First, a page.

According to Schottenstein, the company is also “expanding the use of sustainable materials in our products—identified by our Real Good label.” The badge, which is applied across American Eagle’s product lines, points to the use of eco-conscious fibers like recycled polyester made from plastic bottles, recycled nylon or sustainably sourced cotton. More than 95 percent of American Eagle denim fall under Real Good, while 50 percent of combined American Eagle and Aerie products feature the badge.
“We’ve made great progress expanding Real Good across assortments and brands, and we will continue to set the bar higher as we strive to make products our customers love while minimizing our impact on the environment,” said president and executive creative director Jennifer Foyle, who oversees design for American Eagle and Aerie.
Aerie’s 2021 bestselling Sunnie bra was made using recycled nylon, while the swim collection also includes recycled nylon and recycled polyester content. Aerie Play leggings contain recycled polyester from First Mile, which sources plastic waste from Haiti, Honduras, and Taiwan to support income generation for local populations.
American Eagle designates more than half of its overall offering as Real Good for its use of recycled and responsibly sourced content. Cotton, polyester, and man-made cellulosic fibers (MMCFs) make up 82 percent by weight of the materials used across its range, with cotton representing 57 percent of material consumption.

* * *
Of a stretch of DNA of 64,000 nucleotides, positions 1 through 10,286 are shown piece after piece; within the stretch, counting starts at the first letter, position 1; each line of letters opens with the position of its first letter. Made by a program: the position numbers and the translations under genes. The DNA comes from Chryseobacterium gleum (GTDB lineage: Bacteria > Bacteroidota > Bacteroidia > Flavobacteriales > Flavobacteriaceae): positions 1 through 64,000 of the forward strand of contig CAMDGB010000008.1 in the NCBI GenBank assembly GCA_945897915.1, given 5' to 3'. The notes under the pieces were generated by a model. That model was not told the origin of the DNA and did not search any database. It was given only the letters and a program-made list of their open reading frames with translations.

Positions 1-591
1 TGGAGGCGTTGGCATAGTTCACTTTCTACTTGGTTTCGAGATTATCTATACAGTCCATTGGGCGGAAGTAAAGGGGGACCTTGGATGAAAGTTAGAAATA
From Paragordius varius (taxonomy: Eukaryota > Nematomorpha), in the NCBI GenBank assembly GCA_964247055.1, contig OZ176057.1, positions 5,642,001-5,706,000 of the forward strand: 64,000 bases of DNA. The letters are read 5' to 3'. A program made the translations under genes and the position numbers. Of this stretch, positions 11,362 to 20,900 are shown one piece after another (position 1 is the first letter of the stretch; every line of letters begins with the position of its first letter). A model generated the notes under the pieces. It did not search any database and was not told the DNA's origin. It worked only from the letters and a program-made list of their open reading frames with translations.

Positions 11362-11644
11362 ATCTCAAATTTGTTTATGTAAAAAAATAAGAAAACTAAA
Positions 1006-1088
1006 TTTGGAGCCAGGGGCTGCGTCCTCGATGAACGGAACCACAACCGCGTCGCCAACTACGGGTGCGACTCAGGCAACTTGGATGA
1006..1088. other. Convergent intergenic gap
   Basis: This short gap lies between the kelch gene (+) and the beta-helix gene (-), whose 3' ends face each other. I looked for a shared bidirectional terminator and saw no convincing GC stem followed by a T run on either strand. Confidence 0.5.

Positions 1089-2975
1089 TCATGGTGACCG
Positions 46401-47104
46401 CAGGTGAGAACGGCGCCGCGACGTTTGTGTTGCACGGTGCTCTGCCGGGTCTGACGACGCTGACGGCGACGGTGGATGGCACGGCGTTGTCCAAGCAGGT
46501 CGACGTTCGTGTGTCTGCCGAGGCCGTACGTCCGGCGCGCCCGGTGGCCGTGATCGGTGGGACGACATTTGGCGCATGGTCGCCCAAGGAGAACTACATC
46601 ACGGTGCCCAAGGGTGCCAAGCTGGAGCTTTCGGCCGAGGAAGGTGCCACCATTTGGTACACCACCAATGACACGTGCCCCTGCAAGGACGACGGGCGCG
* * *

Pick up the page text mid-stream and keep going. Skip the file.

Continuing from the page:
“Using materials that lessen the environmental impact is vital to achieving our targets for water, carbon and waste reduction,” vice president of responsible sourcing and sustainability Michelle Tarry said. The company is committed to sourcing 100 percent of its cotton and MMCFs more sustainably by next year through continued partnerships with Better Cotton and Canopy, the latter of which works with brands to help preserve vital forests.
By the 2023 back-to-school season, the company aims to see all of its denim jeans made with sustainably sourced BCI cotton or recycled cotton, she added. American Eagle launched its partnership with the Ellen MacArthur Foundation’s Jeans Redesign project in 2021, debuting four jeans styles made from organic cotton. Easily removable hardware was used to ensure that the products could be recycled at the end of their useful life. That partnership will continue on as the company explores new ways to make its jeans more durable and recyclable while ensuring traceability and material health.